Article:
A Print Revival


Alan Wang ‘19

Over the past year or two since I’ve been writing here, there has been a clear theme among the student community: Not many students really read the Peddie News. This begs the question: Why do we do what we do? Why do we editors go to editorial board meetings, scrounge for writers and put in our time and effort to produce something that little to no part of the student body reads? This problem hasn’t gone unnoticed by other editors or News staff. Recently, it seems like the Peddie News has been the butt of a longstanding joke among students, with its lack of readership being the key distinction and, ironically, its only selling point.

The very logo of the Peddie News’ site reads, “Serving the Peddie Community since 1912.” For a supposedly historical and important publication, it is a shame that the News has fallen into its current state. It has devolved into a curious group of students who, for their own personal reasons, keep this publication on life support for posterity’s sake. While there are some members of the faculty who read the News frequently, I still find it difficult to validate all of the work that the News does if a majority of the Peddie community — its student body — pays no attention to it.

This begs the question: Why does nobody read the News? It is, after all, emailed out after each publication by our editors-in-chief. A simple click of a link is all it takes to go to the Peddie News website, where new articles are added each week. Digital media has greatly increased the possibilities that we enjoy today, with an ever-increasing range of entertainment and news just a click away. It would require much more time and effort, including template editing and word formatting, to create a printed version of the News each week. Digital saves time, work and energy.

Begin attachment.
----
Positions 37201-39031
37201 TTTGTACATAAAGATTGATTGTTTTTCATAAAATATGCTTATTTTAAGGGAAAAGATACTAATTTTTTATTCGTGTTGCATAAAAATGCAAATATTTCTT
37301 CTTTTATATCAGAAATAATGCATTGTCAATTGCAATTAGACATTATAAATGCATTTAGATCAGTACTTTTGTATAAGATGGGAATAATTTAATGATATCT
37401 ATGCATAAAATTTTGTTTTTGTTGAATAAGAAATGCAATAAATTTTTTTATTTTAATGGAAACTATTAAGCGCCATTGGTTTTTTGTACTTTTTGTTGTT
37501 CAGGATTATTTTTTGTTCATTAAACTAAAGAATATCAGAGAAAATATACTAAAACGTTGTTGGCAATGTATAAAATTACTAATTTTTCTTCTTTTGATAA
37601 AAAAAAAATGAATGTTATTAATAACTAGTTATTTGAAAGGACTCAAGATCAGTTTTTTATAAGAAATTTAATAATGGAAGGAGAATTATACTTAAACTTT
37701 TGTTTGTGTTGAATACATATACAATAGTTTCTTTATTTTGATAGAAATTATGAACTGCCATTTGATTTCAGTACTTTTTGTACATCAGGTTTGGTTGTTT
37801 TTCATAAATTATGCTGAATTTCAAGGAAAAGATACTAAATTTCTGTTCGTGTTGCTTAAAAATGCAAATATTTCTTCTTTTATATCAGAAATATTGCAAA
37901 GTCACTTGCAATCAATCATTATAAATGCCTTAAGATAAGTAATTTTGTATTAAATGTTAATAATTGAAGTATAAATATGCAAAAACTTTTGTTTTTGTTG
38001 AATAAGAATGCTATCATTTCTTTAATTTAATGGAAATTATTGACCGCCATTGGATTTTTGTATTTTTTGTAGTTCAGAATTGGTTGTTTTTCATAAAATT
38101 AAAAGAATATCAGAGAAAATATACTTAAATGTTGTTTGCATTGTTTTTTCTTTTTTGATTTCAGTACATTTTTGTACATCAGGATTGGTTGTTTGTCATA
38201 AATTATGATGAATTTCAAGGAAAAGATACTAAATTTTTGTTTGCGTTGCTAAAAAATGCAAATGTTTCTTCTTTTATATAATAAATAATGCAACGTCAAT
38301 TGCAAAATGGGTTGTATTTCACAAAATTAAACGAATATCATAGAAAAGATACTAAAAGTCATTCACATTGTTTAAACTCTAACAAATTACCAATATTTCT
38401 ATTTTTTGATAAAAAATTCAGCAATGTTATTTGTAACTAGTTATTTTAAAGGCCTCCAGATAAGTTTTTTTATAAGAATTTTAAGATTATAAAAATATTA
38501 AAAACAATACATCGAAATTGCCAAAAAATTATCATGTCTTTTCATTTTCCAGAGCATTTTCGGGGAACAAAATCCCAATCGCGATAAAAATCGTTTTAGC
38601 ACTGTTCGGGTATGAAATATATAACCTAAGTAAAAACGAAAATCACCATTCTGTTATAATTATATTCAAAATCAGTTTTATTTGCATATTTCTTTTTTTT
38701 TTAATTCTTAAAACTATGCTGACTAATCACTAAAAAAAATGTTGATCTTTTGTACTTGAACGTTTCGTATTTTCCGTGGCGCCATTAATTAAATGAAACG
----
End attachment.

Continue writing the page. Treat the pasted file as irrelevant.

But an overlooked detail in the Peddie News’ transformation from print to digital issues is the new triviality of the News. Deleting or ignoring the weekly email is also just as convenient. A website is far easier to ignore than the former Peddie Newsstand, which might have proudly stood in the Student Center or in Annenberg Hall. Students who are already barraged with emails on a daily basis have no reason to pay special attention to the News.

The lack of readership has had an effect on the quality of the writing as well. Without a sufficient audience to write for, the question “Why are we doing this?” seems to have crept into the minds of many editors and even writers. Without a solid reader base, there is no reason to put in the consistent level of effort that quality journalism demands. There is a vicious cycle of decreasing readership leading to decreasing quality.

Other students have mentioned to me that they would also prefer a printed version of the News and that they might actually read it if there was a physical copy. It seems that the very existence of a printed copy validates the writing in it; I think that having a physical representation of the work we create would instill a sense of pride and accomplishment in the publication. The Peddie News’ decision to move to digital without maintaining a physical connection to the Peddie community is a final indicator of its slow, gradual decline.